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Risk and rates of hospitalisation in young children: A prospective study of a South African birth cohort

  • Catherine J. Wedderburn ,

    Roles Conceptualization, Investigation, Methodology, Validation, Writing – original draft, Writing – review & editing

    Affiliations Department of Paediatrics and Child Health, Red Cross War Memorial Children’s Hospital and SA Medical Research Council Unit on Child and Adolescent Health, University of Cape Town, Cape Town, South Africa, Department of Clinical Research, London School of Hygiene & Tropical Medicine, London, United Kingdom, Neuroscience Institute, University of Cape Town, Cape Town, South Africa

  • Julia Bondar,

    Roles Data curation, Formal analysis, Methodology, Validation, Writing – review & editing

    Affiliations Department of Paediatrics and Child Health, Red Cross War Memorial Children’s Hospital and SA Medical Research Council Unit on Child and Adolescent Health, University of Cape Town, Cape Town, South Africa, School of Medicine, Universidade Federal do Rio Grande do Sul, Porto Alegre, Brazil

  • Marilyn T. Lake,

    Roles Data curation, Formal analysis, Methodology, Validation, Visualization, Writing – review & editing

    Affiliation Department of Paediatrics and Child Health, Red Cross War Memorial Children’s Hospital and SA Medical Research Council Unit on Child and Adolescent Health, University of Cape Town, Cape Town, South Africa

  • Raymond Nhapi,

    Roles Data curation, Formal analysis, Validation, Writing – review & editing

    Affiliation Department of Paediatrics and Child Health, Red Cross War Memorial Children’s Hospital and SA Medical Research Council Unit on Child and Adolescent Health, University of Cape Town, Cape Town, South Africa

  • Whitney Barnett,

    Roles Data curation, Investigation, Methodology, Project administration, Writing – review & editing

    Affiliation Department of Psychology and Human Development, Vanderbilt University, Nashville, TN, United States of America

  • Mark P. Nicol,

    Roles Data curation, Investigation, Methodology, Writing – review & editing

    Affiliation Marshall Centre, School of Biomedical Sciences, University of Western Australia, Perth, Australia

  • Liz Goddard,

    Roles Methodology, Writing – review & editing

    Affiliation Department of Paediatrics and Child Health, Red Cross War Memorial Children’s Hospital and SA Medical Research Council Unit on Child and Adolescent Health, University of Cape Town, Cape Town, South Africa

  • Heather J. Zar

    Roles Conceptualization, Funding acquisition, Investigation, Methodology, Resources, Writing – review & editing

    Affiliation Department of Paediatrics and Child Health, Red Cross War Memorial Children’s Hospital and SA Medical Research Council Unit on Child and Adolescent Health, University of Cape Town, Cape Town, South Africa


Children in sub-Saharan Africa (SSA) are disproportionately affected by morbidity and mortality. There is also a growing vulnerable population of children who are HIV-exposed uninfected (HEU). Understanding reasons and risk factors for early-life child hospitalisation will help optimise interventions to improve health outcomes. We investigated hospitalisations from birth to two years in a South African birth cohort study. Mother-child pairs in the Drakenstein Child Health Study were followed from birth to two years with active surveillance for hospital admission and investigation of aetiology and outcome. Incidence, duration, cause, and factors associated with child hospitalisation were investigated, and compared between HEU and HIV-unexposed uninfected (HUU) children. Of 1136 children (247 HEU; 889 HUU), 314 (28%) children were hospitalised in 430 episodes despite >98% childhood vaccination coverage. The highest hospitalisation rate was from 0–6 months, decreasing thereafter; 20% (84/430) of hospitalisations occurred in neonates at birth. Amongst hospitalisations subsequent to discharge after birth, 83% (288/346) had an infectious cause; lower respiratory tract infection (LRTI) was the most common cause (49%;169/346) with respiratory syncytial virus (RSV) responsible for 31% of LRTIs; from 0–6 months, RSV-LRTI accounted for 22% (36/164) of all-cause hospitalisations. HIV exposure was associated with increased incidence rates of hospitalisation in infants (IRR 1.63 [95% CI 1.29–2.05]) and longer hospital admission (p = 0.004). Prematurity (HR 2.82 [95% CI 2.28–3.49]), delayed infant vaccinations (HR 1.43 [95% CI 1.12–1.82]), or raised maternal HIV viral load in HEU infants were risk factors for hospitalisation; breastfeeding was protective (HR 0.69 [95% CI 0.53–0.90]). In conclusion, children in SSA experience high rates of hospitalisation in early life. Infectious causes, especially RSV-LRTI, underly most hospital admissions. HEU children are at greater risk of hospitalisation in infancy compared to HUU children. Available strategies such as promoting breastfeeding, timely vaccination, and optimising antenatal maternal HIV care should be strengthened. New interventions to prevent RSV may have additional impact in reducing hospitalisation.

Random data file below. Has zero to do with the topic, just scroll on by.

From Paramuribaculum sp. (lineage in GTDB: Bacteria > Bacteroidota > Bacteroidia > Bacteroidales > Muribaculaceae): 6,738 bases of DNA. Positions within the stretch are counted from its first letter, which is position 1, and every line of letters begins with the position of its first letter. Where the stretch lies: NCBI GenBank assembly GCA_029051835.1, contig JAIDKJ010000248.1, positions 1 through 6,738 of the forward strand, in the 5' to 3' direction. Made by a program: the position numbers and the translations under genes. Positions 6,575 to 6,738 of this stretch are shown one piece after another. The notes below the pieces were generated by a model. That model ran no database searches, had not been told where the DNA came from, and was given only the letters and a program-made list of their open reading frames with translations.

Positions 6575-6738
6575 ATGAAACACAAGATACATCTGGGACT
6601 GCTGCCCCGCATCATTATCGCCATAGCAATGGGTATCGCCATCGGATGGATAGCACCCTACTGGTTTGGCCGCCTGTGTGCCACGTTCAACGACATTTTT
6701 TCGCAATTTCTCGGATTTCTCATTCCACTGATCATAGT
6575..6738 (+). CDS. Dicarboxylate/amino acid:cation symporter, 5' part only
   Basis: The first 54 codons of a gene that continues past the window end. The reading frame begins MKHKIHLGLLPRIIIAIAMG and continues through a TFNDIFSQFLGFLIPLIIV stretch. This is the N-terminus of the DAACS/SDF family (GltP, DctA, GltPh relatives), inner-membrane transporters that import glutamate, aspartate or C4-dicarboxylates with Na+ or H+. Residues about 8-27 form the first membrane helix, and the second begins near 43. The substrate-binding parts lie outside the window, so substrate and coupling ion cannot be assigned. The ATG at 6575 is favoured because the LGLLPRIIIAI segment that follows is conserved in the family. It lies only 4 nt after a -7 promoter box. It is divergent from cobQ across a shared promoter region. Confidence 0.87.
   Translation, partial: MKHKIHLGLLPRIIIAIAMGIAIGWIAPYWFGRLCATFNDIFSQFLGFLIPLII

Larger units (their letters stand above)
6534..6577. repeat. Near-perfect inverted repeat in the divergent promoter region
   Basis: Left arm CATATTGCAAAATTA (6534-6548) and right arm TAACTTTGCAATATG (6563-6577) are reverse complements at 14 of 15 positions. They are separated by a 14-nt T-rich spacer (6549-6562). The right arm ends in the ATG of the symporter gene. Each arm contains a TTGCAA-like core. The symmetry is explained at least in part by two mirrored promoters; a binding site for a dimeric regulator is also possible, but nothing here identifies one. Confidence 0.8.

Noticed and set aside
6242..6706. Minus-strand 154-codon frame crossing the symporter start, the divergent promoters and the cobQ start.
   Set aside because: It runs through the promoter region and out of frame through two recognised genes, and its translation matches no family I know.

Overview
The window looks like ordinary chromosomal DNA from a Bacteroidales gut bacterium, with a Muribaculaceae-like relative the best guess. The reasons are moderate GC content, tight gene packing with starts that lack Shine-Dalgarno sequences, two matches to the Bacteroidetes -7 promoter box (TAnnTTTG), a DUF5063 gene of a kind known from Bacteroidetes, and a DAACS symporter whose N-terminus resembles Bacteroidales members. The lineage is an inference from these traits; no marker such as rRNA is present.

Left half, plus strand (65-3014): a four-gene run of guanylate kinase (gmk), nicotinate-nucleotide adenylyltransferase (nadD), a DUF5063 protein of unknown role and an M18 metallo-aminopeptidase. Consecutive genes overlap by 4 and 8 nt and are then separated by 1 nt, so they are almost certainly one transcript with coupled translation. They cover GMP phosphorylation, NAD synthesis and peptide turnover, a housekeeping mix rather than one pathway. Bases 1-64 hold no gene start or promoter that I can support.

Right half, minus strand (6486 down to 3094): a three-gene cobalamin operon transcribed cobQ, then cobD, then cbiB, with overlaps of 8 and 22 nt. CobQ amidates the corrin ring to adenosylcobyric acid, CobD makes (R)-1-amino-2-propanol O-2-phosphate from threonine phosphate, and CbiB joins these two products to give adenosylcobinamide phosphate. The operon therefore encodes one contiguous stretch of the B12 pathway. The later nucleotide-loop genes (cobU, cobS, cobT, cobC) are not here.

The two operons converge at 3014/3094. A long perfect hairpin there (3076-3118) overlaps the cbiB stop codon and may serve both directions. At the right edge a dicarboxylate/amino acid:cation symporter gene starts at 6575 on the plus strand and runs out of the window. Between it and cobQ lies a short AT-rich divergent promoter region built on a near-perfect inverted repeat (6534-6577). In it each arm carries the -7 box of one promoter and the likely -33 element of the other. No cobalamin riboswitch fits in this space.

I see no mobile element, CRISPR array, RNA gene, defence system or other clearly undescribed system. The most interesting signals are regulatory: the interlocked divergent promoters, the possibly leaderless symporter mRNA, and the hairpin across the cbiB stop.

The Sustainable Development Goals highlight the need to prevent child morbidity and mortality, with the aim of reducing under-five mortality to less than 25 deaths per 1,000 live births by 2030 [1]. Children in low and middle-income countries (LMIC) are disproportionately affected by morbidity and mortality in early life [2], particularly in sub-Saharan Africa (SSA) [3]. Hospital admission represents a key marker of child health, vulnerability, and risk of mortality worldwide [46], which may be used to define intervention priorities [7]. However, there are limited recent data on rates and causes of hospitalisations in LMICs, especially in the context of HIV exposure. Quantifying hospitalisation burden, identifying causes and determinants of hospital admission, as well as populations who are most at-risk, will allow development of targeted prevention and intervention strategies [2, 8].